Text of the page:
Budd Boetticher and Hollywood leading man Randolph Scott made a handful of Western films together, five of which they produced under Scott’s production company, Ranown Pictures Corp. This cycle — The Tall T, Decision at Sundown, Buchanan Rides Alone, Ride Lonesome and Comanche Station — spanned the waning years of the 1950s and Scott’s leading-man viability. They very much belong to that era of Western stories, where the heroic do-gooder faces trials and tribulations in his pursuit of justice, but they’re also tinged with a darkness and gravity ahead of their time, right on the cusp of the genre’s cultural revision at the hands of 1960s filmmakers writing for audiences less enamored with the supposed glory of our country’s gunpowder-propelled expansion.
That’s not to overstate their general appeal or historic relevance: For the most part, these are just a set of particularly interesting Westerns that happen to stand slightly apart from the products of their time. They’re the sort to appear in both deluxe box sets (many of the features here are actually pulled from lower-resolution releases from Mill Creek a few years ago) and those giant DVD compilations of classic Westerns you find at big-box stores and gas stations. This new deluxe boxset from the Criterion Collection is, of course, gorgeous: the 4K restorations (completed by Sony Pictures) take full advantage of the Lone Pine location shooting, the set work and the depthless geography of Scott’s worn, aged face. In terms of appeal, this is the sort of set aimed at aficionados of the genre, willing and excited to pick apart the peculiarities that warrant the films such a boutique treatment. The essays by Tom Gunning and film critic Glenn Kenny make a good case for them, too, but truly, this feels like a collectors set for devoted genre fans first and foremost.
As a general fan of Westerns, I was pretty delighted to see this release show up at my door, and diving in was well worth my while. Each film grapples fundamentally with the idea of the West as a lonely, desolate place populated by people trying to find a place of their own — and what they’ll do to gain or keep it. Scott’s hero figures are complicated, sometimes dark individuals whose morals aren’t always the standard by which the world is measured and never will be. Each film opens with Scott riding into the story through Lone Pine scenery and most end with him just as alone, having experienced some mixture of the best and worst humanity has to offer. There are twists and turns, double-crosses and triple-crosses and gunfights and horseback riding. These five films are Westerns that embrace the darker, pulpier elements of their basic design.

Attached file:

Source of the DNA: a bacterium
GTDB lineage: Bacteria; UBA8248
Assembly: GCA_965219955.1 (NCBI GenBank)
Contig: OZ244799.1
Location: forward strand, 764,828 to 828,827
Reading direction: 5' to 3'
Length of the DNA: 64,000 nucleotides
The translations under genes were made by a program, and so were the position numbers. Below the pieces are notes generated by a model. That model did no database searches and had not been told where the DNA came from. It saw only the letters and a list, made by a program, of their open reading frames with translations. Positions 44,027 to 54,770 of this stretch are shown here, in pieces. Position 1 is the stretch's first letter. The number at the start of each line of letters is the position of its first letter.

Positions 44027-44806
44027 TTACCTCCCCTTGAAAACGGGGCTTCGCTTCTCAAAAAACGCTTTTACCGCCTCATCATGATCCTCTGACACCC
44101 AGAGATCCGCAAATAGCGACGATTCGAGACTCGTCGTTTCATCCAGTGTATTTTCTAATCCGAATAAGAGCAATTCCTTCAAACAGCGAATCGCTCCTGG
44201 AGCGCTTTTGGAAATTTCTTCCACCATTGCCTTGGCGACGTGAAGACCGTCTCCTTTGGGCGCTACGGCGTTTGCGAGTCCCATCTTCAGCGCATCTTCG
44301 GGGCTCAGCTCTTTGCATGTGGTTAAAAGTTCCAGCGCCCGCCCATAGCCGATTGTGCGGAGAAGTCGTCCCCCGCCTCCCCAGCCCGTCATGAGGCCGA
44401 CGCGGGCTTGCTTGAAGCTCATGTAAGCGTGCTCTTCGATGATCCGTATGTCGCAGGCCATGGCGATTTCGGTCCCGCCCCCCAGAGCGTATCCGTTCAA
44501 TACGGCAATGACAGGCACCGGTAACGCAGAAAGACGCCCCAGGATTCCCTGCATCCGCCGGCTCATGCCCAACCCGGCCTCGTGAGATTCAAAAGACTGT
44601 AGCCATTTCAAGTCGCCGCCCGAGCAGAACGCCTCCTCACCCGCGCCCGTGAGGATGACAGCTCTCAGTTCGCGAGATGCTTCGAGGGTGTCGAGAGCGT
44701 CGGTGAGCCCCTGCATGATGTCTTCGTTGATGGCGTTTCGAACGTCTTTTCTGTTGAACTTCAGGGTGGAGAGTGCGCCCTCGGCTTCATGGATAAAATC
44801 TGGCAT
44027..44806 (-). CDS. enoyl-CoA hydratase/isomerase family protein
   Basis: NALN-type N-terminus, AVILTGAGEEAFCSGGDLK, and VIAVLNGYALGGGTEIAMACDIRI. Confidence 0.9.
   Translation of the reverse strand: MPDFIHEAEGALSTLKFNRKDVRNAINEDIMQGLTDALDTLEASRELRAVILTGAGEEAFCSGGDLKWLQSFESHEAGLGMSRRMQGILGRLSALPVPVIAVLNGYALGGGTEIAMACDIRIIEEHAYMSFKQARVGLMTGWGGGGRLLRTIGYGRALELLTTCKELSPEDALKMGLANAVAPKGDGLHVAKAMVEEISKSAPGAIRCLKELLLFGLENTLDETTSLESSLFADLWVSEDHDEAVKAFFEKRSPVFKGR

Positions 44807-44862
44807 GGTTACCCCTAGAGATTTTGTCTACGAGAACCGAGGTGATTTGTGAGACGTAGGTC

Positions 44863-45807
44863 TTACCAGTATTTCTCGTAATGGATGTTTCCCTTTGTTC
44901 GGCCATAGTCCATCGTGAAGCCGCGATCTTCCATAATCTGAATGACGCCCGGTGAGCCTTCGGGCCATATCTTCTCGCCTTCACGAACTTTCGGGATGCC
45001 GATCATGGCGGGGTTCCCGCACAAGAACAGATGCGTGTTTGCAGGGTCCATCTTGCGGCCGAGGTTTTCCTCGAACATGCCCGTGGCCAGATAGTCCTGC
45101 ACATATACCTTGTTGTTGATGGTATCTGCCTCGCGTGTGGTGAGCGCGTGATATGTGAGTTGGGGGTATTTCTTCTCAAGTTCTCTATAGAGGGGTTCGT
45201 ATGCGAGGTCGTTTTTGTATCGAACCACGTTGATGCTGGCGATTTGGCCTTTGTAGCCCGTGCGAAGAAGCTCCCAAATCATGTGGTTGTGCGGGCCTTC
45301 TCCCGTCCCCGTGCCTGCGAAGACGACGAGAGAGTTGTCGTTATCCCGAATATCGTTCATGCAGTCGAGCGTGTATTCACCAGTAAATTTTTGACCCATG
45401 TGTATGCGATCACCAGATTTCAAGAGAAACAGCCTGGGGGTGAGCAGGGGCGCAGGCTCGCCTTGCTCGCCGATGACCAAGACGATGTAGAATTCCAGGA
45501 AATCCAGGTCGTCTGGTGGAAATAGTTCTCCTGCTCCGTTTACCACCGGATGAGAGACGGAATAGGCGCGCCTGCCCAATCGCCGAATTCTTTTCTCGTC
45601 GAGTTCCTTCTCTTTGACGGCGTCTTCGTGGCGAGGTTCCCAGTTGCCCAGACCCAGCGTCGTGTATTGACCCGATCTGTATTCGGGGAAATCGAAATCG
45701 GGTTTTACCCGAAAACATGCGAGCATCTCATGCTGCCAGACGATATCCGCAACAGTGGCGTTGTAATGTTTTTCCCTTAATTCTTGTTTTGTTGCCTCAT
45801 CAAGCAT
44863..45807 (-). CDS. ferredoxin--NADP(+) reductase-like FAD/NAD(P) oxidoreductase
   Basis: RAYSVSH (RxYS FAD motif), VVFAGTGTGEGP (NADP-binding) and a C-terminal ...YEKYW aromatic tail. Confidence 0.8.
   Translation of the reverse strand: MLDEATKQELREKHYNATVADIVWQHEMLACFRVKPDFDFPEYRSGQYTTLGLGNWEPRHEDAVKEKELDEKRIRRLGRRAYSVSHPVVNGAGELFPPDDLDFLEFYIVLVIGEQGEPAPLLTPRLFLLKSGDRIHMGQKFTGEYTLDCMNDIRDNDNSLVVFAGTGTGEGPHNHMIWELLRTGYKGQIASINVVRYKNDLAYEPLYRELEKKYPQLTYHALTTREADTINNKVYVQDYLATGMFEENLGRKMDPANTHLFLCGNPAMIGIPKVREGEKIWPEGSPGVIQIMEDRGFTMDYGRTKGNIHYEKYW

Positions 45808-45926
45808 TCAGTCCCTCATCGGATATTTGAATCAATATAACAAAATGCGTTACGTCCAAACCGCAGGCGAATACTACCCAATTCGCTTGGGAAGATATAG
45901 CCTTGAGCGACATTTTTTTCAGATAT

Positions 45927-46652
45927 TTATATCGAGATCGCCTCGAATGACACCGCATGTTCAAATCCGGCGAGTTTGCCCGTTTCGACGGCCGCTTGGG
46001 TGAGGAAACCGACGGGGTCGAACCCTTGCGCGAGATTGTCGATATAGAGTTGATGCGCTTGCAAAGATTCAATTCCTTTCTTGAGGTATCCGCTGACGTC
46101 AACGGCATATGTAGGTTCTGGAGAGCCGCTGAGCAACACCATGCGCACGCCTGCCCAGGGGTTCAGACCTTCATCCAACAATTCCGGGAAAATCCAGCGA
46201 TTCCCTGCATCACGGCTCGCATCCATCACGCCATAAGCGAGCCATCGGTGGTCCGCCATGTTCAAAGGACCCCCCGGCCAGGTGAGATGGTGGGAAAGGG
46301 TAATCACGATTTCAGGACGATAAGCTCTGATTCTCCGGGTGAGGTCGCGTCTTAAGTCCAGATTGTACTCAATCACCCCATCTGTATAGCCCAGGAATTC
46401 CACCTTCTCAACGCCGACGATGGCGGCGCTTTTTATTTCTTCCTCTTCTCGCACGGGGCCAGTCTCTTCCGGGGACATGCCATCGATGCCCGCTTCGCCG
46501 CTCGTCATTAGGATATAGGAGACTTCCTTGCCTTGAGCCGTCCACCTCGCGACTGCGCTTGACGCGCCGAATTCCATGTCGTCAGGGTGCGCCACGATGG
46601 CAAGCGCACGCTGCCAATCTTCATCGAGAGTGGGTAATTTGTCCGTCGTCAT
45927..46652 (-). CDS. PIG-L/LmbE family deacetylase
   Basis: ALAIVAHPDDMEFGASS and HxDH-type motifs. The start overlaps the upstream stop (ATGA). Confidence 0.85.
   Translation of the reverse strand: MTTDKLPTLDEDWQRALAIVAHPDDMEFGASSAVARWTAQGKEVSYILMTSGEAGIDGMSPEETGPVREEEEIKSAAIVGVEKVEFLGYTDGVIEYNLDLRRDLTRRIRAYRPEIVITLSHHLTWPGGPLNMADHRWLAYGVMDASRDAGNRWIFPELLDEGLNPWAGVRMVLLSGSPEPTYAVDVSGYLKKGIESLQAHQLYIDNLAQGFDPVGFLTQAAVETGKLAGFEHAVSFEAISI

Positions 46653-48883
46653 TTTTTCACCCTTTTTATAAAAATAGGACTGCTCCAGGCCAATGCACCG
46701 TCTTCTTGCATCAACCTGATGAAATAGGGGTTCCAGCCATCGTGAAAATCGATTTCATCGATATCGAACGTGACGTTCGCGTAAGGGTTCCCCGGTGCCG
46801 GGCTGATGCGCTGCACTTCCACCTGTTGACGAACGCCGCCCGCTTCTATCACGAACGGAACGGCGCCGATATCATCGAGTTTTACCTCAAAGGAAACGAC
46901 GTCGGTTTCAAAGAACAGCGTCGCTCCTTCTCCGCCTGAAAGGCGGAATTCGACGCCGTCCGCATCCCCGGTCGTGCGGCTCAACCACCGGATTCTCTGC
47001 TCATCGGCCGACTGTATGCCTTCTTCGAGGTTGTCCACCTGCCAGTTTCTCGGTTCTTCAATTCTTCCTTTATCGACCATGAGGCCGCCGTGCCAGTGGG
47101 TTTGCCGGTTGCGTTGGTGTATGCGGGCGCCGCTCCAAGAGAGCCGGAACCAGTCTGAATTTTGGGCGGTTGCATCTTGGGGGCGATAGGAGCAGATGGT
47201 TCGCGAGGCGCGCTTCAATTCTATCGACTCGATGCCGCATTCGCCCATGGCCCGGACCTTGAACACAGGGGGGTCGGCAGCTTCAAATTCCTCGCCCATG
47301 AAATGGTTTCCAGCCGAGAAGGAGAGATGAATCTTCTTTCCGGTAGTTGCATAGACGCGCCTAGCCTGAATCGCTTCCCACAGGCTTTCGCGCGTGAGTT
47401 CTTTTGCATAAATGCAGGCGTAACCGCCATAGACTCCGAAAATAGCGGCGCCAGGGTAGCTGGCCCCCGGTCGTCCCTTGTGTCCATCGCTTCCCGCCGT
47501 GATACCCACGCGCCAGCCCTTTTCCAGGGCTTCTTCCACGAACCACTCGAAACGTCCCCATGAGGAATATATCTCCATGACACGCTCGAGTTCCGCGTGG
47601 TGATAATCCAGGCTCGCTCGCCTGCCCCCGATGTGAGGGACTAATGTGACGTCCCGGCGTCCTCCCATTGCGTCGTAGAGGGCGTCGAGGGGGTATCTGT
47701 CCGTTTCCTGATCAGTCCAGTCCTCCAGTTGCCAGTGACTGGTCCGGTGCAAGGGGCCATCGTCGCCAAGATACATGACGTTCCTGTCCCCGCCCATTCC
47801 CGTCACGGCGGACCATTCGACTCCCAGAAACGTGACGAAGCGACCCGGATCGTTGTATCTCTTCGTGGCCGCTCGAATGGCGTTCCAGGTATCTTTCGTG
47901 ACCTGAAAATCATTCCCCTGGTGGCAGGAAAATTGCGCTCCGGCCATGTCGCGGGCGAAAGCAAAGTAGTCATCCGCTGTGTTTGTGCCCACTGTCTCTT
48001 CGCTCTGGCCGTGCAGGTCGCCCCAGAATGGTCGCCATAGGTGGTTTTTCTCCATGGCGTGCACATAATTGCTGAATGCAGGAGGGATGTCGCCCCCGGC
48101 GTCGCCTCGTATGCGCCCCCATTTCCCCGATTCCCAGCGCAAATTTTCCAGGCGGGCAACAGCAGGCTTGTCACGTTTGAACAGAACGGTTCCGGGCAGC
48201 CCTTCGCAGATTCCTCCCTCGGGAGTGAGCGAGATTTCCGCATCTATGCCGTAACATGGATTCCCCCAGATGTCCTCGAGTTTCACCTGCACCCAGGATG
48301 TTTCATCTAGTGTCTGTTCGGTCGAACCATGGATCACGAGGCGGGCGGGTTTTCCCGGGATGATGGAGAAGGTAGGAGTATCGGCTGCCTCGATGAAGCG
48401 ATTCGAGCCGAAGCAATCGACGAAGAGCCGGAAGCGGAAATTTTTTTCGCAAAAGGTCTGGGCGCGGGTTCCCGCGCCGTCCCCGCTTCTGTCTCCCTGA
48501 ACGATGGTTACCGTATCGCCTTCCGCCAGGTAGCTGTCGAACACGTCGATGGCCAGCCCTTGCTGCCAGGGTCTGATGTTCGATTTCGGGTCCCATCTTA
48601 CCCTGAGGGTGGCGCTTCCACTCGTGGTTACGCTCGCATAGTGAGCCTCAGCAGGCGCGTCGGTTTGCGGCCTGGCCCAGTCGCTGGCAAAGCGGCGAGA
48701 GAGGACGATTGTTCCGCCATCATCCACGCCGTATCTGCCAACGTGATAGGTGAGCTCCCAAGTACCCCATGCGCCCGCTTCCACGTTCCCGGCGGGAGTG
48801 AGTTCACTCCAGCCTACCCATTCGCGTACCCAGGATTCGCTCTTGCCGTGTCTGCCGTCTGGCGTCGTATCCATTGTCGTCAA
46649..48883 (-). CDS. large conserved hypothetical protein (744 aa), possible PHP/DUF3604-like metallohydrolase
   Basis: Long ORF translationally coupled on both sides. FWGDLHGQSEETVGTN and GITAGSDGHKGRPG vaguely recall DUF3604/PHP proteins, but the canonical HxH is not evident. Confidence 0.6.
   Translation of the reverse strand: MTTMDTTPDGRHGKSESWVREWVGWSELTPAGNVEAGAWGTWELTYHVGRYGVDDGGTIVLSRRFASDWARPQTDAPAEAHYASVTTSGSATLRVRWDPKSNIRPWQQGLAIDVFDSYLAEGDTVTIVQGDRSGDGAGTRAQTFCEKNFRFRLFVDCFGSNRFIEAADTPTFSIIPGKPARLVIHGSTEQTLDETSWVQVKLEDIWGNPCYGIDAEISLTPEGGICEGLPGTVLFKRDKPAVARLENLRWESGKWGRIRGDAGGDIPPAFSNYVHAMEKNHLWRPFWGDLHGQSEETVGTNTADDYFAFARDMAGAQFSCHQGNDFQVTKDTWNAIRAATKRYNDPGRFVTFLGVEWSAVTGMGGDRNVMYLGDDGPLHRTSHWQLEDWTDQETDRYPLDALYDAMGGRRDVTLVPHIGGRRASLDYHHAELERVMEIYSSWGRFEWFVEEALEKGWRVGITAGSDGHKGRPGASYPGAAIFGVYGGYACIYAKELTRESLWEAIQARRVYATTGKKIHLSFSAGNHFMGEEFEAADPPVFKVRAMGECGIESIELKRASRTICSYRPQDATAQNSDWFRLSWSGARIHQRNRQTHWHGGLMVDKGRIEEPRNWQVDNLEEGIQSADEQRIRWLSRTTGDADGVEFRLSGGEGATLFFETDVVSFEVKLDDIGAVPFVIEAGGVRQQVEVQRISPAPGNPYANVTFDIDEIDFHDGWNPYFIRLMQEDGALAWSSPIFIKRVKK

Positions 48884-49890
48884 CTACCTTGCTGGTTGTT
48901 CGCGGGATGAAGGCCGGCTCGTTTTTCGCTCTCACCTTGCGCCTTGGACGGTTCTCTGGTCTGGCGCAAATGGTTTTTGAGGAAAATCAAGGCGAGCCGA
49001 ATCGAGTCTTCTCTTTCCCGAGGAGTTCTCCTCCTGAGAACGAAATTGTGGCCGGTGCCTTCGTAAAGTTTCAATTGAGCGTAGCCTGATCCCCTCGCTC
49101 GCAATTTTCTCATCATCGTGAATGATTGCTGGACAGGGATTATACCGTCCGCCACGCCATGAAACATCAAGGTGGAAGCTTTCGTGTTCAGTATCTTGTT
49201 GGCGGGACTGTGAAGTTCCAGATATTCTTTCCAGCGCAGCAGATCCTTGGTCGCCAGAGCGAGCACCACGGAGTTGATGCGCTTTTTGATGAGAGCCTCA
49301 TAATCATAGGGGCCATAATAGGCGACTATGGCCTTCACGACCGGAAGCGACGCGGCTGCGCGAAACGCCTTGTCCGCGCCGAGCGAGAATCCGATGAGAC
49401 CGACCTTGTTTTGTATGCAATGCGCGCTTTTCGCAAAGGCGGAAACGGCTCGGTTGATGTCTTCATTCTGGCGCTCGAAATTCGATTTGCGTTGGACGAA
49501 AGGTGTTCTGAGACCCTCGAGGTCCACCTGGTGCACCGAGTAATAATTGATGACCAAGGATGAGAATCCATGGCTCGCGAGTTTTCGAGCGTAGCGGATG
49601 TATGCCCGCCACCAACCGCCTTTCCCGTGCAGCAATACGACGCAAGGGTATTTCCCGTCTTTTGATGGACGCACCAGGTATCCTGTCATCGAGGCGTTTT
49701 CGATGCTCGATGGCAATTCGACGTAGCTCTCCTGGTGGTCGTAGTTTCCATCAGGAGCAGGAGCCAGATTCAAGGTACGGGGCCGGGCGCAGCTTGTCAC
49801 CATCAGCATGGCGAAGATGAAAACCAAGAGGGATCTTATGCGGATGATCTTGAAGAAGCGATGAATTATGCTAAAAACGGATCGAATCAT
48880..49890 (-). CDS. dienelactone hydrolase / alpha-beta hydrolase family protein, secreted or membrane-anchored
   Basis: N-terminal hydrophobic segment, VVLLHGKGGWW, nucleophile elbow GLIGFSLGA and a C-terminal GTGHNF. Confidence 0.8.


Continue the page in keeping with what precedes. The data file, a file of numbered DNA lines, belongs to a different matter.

Of the five films, I most enjoyed The Tall T, Bucanan Rides Alone and Ride Lonesome — which seems to be the consensus amongst film historians.
The Tall T is perhaps the lightest of the bunch where Scott is concerned. Adapted from a short story by Elmore Leonard, this adventure sees Scott’s protagonist, Brennan, captive alongside a pair of newlyweds when a group of bandits take over the coach in which they’re traveling. The real star of this picture is Richard Boone as Frank Usher, the villain of the piece, who delivers a great “in another life, we could’ve been friends” sort of speech to our hero.
Buchanan Rides Alone sees Scott as the titular man riding through a southern California town on his way to west Texas to buy some land of his own. He’s drawn into a conflict with the powerful Agry clan, who are at each other’s throats. Buchanan ends up fighting against the family on the behalf of another young man pulled into their orbit. It’s a sometimes murky and frequently curvy narrative with a satisfyingly violent denouement.
Ride Lonesome follows Scott’s Ben Brigade, a bounty hunter who saddles up with another group of riders on the way to deliver a bounty through Native American territory. His quarry, Billy John (James Best), is brother to an even more notorious outlaw, Frank (Lee Van Cleef), who has personal history with Brigade. What plays as an (admittedly problematic by today’s standards) story of frontiersmen and Native Americans hides a dark story of retribution that slowly reveals itself — also starring James Coburn, a Western legend in his own right, in his first role.
Along with the aforementioned essay and 4K restoration, the new Criterion boxset also features introductions to the films by filmmakers Martin Scorsese and Taylor Hackford, a new program with film critic Farran Smith Nehme about Randolph Scott and audio commentaries on The Tall T, Ride Lonesome and Comanche Station.